Family and friends raise awareness and funds after Olivia’s sudden death

Olivia Mae Woodward (19) who died from Sudden Adult Death Syndrome (SADS) in her halls of residence at Sheffield Hallam University on Sunday, September 18 EMN-160928-094454001
Olivia Mae Woodward (19) who died from Sudden Adult Death Syndrome (SADS) in her halls of residence at Sheffield Hallam University on Sunday, September 18 EMN-160928-094454001
0
Have your say

Olivia’s family want to raise awareness of Sudden Adult Death Syndrome (SADS) as well as raising funds for the Cardiac Risk in the Young (CRY) charity.

Her parents, Stuart and Lisa, had dropped her off in Sheffield on Saturday, September 17 and helped her sort out her room. Olivia later texted them, thanking them for their help and saying she ‘loved them all’.

Lisa said: “I received a text from her at about 11pm so say she’d met a couple of new flatmates, that she was having an amazing time and they were going to go out to a nightclub.

“One of her friends got a bit too drunk that night. Olivia took him back and looked after him. She got him some food and put him to bed before going to her room. I sent her a message the next day but didn’t get an answer.”

Olivia had died suddenly and unexpectedly from Sudden Adult Death Syndrome (SADS) after her heart had just stopped, said Lisa.

She added: “Olivia was perfectly fit and active and she walked everywhere. Sudden Adult Death Syndrome isn’t something people are aware of which is why we want to raise awareness of it. We just want people to know about it. I think all teenagers and young people should get checked for it.”

Olivia’s younger sister, Annabelle, and Olivia’s boyfriend, Charlie, have set up an online fundraising page in her memory in aid of the Cardiac Risk in the Young (CRY) charity. At the time of going to press it had already raised over £2,600.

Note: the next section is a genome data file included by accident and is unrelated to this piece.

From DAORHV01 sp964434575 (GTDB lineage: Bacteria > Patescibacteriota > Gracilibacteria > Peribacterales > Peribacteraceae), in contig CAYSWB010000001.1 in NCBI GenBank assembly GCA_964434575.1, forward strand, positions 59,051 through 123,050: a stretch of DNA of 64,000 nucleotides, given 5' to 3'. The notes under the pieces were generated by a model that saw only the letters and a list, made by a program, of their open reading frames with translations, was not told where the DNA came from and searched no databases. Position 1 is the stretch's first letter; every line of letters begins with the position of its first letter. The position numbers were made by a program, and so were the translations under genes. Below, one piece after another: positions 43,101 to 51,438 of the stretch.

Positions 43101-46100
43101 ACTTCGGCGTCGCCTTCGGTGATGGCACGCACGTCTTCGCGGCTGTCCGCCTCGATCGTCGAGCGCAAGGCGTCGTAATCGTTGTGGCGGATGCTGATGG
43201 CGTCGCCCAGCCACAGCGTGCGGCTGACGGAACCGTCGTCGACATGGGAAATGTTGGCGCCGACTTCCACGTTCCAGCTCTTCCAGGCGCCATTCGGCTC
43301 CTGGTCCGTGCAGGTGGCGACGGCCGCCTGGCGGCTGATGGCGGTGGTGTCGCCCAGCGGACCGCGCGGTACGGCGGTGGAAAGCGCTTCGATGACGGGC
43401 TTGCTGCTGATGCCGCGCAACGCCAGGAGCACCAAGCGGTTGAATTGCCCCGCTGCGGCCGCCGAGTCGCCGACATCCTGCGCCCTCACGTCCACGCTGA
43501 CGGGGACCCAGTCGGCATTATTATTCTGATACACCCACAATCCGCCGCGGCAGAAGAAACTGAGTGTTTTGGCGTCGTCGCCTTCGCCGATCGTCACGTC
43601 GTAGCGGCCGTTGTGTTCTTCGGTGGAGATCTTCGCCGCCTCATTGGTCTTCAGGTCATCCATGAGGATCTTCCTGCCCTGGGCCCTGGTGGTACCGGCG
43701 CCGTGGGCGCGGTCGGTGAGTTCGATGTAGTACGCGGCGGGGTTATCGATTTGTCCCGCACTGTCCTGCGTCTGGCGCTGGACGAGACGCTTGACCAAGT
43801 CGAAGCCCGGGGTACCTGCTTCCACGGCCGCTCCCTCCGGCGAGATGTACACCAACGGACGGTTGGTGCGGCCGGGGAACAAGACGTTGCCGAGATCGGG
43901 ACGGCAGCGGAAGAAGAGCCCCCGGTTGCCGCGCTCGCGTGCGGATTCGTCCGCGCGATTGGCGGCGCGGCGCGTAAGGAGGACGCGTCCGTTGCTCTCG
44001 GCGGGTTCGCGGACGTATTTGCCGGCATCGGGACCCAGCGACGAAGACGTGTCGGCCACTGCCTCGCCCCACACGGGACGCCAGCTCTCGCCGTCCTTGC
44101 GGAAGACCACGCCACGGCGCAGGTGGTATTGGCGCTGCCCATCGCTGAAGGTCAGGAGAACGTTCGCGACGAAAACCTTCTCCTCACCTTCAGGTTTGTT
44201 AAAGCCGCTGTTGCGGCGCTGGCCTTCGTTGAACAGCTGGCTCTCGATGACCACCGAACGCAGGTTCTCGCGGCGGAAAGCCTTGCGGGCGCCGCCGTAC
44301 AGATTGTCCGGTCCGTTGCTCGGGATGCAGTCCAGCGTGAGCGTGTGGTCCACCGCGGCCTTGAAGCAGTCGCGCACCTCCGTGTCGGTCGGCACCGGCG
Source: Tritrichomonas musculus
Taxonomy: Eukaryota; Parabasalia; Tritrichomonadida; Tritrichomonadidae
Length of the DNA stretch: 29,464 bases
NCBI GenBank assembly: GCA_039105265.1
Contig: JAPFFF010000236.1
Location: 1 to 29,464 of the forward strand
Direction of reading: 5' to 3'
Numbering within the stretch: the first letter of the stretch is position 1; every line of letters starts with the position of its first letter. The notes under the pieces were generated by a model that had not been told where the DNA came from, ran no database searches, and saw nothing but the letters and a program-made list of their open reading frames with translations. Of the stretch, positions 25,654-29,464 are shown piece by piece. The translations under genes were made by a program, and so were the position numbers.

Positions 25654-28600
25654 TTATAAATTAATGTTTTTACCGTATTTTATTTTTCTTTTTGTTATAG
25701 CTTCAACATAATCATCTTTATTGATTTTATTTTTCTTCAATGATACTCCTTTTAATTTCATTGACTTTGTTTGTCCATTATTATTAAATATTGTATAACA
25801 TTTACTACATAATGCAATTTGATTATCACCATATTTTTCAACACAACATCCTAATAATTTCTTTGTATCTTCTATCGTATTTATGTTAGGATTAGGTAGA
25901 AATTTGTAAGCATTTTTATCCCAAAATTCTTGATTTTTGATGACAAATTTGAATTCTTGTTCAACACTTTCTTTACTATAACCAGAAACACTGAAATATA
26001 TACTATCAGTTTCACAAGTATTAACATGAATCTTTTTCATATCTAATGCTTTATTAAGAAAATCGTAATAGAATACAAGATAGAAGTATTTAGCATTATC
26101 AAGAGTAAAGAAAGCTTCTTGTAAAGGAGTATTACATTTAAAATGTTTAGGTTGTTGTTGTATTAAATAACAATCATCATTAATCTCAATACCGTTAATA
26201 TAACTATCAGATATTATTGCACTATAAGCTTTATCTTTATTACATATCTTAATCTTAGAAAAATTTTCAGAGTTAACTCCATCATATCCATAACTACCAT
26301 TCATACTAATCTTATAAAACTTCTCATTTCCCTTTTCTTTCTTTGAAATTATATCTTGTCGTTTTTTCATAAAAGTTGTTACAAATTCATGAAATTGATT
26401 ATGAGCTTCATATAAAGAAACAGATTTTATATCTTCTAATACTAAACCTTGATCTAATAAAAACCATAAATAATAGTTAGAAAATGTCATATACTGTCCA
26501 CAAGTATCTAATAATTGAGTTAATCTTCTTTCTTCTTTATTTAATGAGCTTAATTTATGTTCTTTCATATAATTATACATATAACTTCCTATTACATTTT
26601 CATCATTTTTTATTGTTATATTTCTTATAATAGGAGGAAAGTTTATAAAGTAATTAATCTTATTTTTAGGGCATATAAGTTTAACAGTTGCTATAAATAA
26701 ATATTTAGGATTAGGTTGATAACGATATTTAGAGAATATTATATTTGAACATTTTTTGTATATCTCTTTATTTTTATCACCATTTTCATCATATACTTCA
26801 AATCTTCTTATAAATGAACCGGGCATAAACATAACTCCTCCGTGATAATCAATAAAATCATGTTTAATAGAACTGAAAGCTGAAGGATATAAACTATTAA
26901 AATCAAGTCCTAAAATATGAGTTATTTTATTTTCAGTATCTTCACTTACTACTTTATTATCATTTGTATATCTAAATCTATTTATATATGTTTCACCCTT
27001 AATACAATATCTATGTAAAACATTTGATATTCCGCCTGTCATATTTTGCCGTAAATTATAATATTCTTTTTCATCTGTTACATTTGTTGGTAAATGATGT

The charity highlights that every week in the UK at least 12 young people die of undiagnosed heart conditions. Eighty per cent of these deaths will occur with no prior symptoms.

Since its formation in 1995, Cardiac Risk in the Young (CRY) has been working to reduce the frequency of Young Sudden Cardiac Death (YSCD).

It supports young people diagnosed with potentially life-threatening cardiac conditions and offers bereavement support to families affected by YSCD. The charity also promotes and develops heart screening programmes, funds medical research, publishes and distributes medical information for the public and funds fast-track referral, screening and cardiac pathology services at leading UK hospitals.

The charity carries out cardiac screening for people aged 14-35. Its simple, painless electrocardiogram (ECG) tests (taking only five to 10 minutes) can detect the majority of cardiac abnormalities most likely to affect young people. For most people a single screening will suffice when there have been no symptoms and there’s no family history of cardiac conditions.

Symptoms to look out for include chest pain during exertion, breathlessness, palpitations, dizziness and fainting.

For more information you can visit www.c-r-y.org.uk and www.testmyheart.org.uk

To make a donation visit https://www.justgiving.com/fundraising/Annabelle-Woodward